Because the federal tax code is confusing, here’s a real-world example of how it could work.

Calculating your solar panels’ depreciation

Let’s say you purchase a solar system in 2023 that costs $250,000, making it eligible for the 30% solar investment tax credit established by the IRA, as well as the MACRS depreciation schedule. Internal Revenue Service rules state that the depreciable basis must be reduced by half of the tax credit amount allowed, so the first step in calculating your depreciation schedule is to cut that 30% down to 15%. That makes your depreciable basis 85% of the total cost of the project (100% – [30%*.5]).

Then you’ll use this equation to determine the amount you can depreciate:

  • Cost of solar energy system x .85 = Amount you can depreciate

In our scenario where we’ve installed a $250,000 solar energy system, the amount you’ll use to calculate your depreciation schedule is $212,500 (250,000 x .85).

Federal and state tax brackets matter

Now, let’s assume the federal tax bracket for your business is 24% and the state tax bracket is 7%. The next step is to simply multiply the solar system depreciation amount by your tax rate like this:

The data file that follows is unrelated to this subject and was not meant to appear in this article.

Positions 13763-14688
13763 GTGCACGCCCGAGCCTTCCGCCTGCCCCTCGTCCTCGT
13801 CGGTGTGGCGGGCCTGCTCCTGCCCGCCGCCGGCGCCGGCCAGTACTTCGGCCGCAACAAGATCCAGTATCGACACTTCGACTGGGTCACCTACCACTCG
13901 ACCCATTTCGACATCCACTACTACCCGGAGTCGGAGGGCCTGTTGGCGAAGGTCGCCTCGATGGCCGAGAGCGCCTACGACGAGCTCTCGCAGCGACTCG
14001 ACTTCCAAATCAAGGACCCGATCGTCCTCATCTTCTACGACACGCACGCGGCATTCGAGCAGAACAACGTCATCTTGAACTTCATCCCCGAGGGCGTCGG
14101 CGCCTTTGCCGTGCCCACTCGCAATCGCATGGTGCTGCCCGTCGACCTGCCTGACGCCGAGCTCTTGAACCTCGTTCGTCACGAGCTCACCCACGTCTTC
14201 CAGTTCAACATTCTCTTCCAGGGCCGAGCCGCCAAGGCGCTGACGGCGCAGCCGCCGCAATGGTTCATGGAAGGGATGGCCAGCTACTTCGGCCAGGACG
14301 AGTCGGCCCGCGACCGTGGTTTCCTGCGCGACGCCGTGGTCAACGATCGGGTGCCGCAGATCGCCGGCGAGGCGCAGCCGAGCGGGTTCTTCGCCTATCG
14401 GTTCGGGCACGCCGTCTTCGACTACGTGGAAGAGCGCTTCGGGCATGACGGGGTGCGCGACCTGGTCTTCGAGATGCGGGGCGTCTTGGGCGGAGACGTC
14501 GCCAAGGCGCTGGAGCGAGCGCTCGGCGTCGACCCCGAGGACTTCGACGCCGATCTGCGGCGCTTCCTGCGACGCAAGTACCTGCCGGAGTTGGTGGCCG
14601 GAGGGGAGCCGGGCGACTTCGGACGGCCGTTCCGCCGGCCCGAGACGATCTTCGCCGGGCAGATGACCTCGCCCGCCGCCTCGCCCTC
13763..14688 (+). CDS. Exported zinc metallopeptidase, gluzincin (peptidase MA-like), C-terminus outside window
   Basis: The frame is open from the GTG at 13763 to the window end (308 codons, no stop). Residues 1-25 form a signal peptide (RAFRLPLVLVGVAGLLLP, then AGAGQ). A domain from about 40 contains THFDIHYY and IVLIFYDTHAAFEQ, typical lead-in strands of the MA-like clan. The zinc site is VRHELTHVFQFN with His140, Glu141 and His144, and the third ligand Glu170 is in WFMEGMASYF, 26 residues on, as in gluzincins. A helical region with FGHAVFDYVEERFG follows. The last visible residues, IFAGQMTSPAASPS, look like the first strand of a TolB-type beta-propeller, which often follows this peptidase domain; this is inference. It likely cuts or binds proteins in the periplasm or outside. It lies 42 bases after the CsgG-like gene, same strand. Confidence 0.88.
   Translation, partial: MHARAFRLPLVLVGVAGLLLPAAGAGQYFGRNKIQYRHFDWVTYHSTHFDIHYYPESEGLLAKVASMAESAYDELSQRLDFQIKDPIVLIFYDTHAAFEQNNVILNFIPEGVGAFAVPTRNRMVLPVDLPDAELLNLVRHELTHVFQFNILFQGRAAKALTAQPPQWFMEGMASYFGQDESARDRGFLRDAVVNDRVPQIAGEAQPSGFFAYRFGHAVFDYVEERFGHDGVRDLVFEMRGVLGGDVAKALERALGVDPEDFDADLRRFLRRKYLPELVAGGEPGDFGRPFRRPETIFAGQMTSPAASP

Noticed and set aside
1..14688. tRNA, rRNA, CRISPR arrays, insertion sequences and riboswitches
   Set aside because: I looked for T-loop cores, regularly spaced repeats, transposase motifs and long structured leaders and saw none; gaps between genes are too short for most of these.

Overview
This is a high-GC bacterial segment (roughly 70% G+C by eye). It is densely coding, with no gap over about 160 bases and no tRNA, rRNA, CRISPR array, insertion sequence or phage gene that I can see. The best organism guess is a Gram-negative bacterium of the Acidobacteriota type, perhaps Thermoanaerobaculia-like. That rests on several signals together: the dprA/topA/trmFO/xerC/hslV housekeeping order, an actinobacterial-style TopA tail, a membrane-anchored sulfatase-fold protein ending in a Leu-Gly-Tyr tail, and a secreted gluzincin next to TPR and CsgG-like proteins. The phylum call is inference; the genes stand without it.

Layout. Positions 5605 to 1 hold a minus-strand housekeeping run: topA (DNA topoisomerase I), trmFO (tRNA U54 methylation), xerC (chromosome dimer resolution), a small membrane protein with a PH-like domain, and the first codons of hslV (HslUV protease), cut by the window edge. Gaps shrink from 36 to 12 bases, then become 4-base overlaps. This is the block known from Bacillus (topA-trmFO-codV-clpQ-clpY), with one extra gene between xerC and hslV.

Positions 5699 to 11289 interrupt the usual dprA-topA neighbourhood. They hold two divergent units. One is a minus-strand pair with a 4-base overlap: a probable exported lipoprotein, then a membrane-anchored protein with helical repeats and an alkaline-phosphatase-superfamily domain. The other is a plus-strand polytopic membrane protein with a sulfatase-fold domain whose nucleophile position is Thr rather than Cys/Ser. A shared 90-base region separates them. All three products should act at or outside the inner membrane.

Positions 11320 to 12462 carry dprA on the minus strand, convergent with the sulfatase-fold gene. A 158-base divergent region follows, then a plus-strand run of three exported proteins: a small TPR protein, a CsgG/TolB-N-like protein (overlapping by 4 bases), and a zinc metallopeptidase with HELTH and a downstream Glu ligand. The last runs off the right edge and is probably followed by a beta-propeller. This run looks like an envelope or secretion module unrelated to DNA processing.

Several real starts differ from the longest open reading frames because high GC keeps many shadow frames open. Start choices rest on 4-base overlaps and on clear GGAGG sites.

• $212,500 x .24 = $51,000 for federal tax savings
  • $212,500 x .07 = $14,875 for state tax savings

In this example, the total savings is $65,875, or 26% of the price of your solar system.

Bonus depreciation

The Tax Cut and Jobs Act of 2017 sweetens the pot even more since it declared solar systems would also be eligible for bonus depreciation. In 2023, you can claim 80% of the federal savings on your federal income taxes. That rates decreases by 20% per year until it drops to 0% in 2027 (solar projects placed in service between January 1, 2018 and December 31, 2022 were able to claim 100% of the federal savings in the year the solar panels were placed in service).

As far as we know right now, the state of Georgia, where Velo Solar is located, is maintaining 100% bonus deprecation in 2023.

This immediately offsets a significant portion of your solar installation’s cost, reducing your payback period.

The big picture

The actual reduction in your tax bill will depend on the cost of your solar system and the federal and state tax brackets under which your business falls.